Summertime Fun 2019

This summer, along with the Ceramic Stories gardening and storytelling sessions (more on those soon), I’ve done a pop-up park event with the New York Restoration Project and ran a planting-sensory table at Art in The Park’s autism family fun day.

I love having the opportunity to work outside in the summer, it’s a nice change of pace from classrooms and opens up whole new forms of engagement.

At the Sherman Creek pop-up park event, I set up a community mural for people to fill out.

I used a long roll of white butcher paper, glued on a green construction paper stem, yellow center, and asked “What makes Inwood Bloom?” Admittedly, I got some help from NYRP's education with the lettering since I don't have the neatest handwriting.

The activity being to fill out the flower with people's favorite things about the uptown community. I pre-cut petals of teal, red, and pink for people to write their answers and then glue on, creating a mural of flower petals that extended across the paper. Some of the most common answers were “the people” and “the parks” and I’m inclined to agree.

Photo of art mural on fold out table. The mural is on a long white sheet of paper and covered with “flower petals” in red, teal, and pink all with writing on it that is indiscernible at this distance. “What makes Inwood Bloom” is written in multi-colored large letter up top. On the mural can also be seen some writing and doodles. The table has some rocks on it, holding the paper, supplies, and other objects down in the wind.

Photo of art mural on fold out table. The mural is on a long white sheet of paper and covered with “flower petals” in red, teal, and pink all with writing on it that is indiscernible at this distance. “What makes Inwood Bloom” is written in multi-colored large letter up top. On the mural can also be seen some writing and doodles. The table has some rocks on it, holding the paper, supplies, and other objects down in the wind.

For Art in the Park’s Autism Family Fun Day I ran a table with flower pot painting and planting. It was a condensed version of the three-week Ceramic Stories programs I run with NYRP. Since this was a one day event I had families come and paint the pots, not necessarily creating a story, just having fun.

Once the painting was done I left them to dry and told the families to come back in a few minutes to do the planting. There was a lot to do at the fun day, so it was an easy enough request. There was grilling going on (including black bean burgers for the veggies like me!), non-profits tabling, sensory spaces, and a table full of free books that was run by a speech therapist.

Autism Family Fun day grill set up, families and children are in the foreground of a shot of a food line. Tables in the background have the food on them and in the top right of the photo the grill master cooks while smoke can be seen coming off the grill.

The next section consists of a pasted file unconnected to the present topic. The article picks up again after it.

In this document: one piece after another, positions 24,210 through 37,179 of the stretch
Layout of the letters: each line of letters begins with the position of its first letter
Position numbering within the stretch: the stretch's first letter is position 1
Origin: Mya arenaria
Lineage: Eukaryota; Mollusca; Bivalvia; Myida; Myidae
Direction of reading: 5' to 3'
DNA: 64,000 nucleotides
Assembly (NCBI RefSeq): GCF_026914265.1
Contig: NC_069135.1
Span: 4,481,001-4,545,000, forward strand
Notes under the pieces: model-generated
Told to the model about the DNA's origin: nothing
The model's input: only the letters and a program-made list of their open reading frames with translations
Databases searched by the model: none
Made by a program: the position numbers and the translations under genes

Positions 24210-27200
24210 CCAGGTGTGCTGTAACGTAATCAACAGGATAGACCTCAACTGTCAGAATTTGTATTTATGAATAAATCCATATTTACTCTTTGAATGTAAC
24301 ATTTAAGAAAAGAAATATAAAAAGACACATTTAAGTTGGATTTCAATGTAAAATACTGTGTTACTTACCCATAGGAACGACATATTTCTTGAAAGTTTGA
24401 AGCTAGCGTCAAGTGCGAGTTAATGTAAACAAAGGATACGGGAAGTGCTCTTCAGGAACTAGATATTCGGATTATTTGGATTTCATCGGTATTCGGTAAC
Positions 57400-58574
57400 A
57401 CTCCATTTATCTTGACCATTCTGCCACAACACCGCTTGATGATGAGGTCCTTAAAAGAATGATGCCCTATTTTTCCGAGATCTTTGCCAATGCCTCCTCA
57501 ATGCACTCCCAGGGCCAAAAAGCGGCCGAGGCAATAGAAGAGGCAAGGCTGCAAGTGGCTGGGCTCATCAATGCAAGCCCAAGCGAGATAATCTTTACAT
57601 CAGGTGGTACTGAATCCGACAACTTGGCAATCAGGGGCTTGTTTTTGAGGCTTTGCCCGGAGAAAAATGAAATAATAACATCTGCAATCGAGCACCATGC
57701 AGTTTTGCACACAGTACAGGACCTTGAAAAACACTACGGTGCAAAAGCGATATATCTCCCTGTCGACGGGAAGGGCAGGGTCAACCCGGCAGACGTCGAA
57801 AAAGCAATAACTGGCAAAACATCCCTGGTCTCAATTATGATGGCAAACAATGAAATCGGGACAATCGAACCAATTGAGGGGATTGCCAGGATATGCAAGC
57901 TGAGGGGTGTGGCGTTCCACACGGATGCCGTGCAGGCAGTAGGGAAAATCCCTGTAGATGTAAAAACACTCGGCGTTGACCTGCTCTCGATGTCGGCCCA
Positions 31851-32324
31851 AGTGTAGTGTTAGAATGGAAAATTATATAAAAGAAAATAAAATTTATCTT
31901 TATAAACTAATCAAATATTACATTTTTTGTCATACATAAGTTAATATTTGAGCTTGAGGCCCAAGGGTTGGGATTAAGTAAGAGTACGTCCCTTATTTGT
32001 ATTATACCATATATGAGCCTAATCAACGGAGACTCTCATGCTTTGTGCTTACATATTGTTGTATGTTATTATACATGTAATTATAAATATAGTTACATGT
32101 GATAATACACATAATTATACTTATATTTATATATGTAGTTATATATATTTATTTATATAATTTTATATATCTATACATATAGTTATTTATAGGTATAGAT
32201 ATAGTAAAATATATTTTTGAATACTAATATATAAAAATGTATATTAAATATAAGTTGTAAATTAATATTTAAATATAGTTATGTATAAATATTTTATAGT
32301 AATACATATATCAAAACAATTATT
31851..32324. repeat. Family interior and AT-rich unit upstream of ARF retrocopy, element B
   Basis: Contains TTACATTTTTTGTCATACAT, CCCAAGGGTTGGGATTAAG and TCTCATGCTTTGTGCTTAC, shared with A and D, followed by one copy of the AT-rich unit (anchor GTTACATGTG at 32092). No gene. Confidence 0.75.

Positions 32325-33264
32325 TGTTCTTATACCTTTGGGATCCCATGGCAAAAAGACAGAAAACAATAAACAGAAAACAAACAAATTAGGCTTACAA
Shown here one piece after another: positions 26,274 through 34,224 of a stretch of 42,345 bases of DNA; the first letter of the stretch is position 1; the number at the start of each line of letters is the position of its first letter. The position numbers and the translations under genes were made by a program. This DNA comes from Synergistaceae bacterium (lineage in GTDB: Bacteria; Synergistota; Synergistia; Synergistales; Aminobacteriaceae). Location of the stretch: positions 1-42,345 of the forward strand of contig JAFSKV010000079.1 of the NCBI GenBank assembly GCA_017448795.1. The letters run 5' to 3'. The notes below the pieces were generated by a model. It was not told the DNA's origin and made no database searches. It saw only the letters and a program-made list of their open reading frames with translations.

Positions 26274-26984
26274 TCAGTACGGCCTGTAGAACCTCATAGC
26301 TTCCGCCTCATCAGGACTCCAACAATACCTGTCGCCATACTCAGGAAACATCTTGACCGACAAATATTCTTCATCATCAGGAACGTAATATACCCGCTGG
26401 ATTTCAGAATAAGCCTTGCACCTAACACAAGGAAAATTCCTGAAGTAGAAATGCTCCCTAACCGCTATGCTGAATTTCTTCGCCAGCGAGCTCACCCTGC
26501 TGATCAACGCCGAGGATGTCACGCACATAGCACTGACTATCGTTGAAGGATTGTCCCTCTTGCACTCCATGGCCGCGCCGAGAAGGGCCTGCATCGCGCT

Autism Family Fun day grill set up, families and children are in the foreground of a shot of a food line. Tables in the background have the food on them and in the top right of the photo the grill master cooks while smoke can be seen coming off the grill.

Inflatable, plastic swimming pool with an inflatable palm tree in the middle of it situated on a piece of asphalt. The pool is filled with water-bead sensory materials.

Inflatable, plastic swimming pool with an inflatable palm tree in the middle of it situated on a piece of asphalt. The pool is filled with water-bead sensory materials.

When they were dry and the families came back, I had the kids add the soil, seeds (marigolds or poppies), a little bit of water, and then sent them on their way with some care instructions. The soil and seeds for the planting were donated by Urban Garden Center, an amazing garden store in East Harlem. If you’re in NYC check them out next time you have any gardening needs!

Entrance to the store “Urban Garden Center” The store's name is in large green block letters on a wooden frame with the word “Urban” being the largest. In the background can be seen plants and garden supplies such as fencing as well as signs denoting the stores hours and sales.

Entrance to the store “Urban Garden Center” The store's name is in large green block letters on a wooden frame with the word “Urban” being the largest. In the background can be seen plants and garden supplies such as fencing as well as signs denoting the stores hours and sales.

The event was a huge success! Shawnique, the Art in the Park director, had one-hundred people signed up on the eventbrite and I imagine most, if not all, showed up along with families who came off the street when they heard the fun! We went through all the pots and paint over the course of the day and a lot of families left with new plants to care for!

Events like these makes the summers so fun, but it also makes them fly by! The second session of Ceramic Stories will be starting next week in Sherman Creek and it’s hard to believe that’s already here!

Painted flower pots arranged on plates dry beside a tree. There are names on the plates that denote whose pot is whose, but the writing is difficult to discern at this distance. In the middle of the pots are two large bags of soil. In the background can be seen a sidewalk chalk welcome to Autism Family Fun Day.

Painted flower pots arranged on plates dry beside a tree. There are names on the plates that denote whose pot is whose, but the writing is difficult to discern at this distance. In the middle of the pots are two large bags of soil. In the background can be seen a sidewalk chalk welcome to Autism Family Fun Day.


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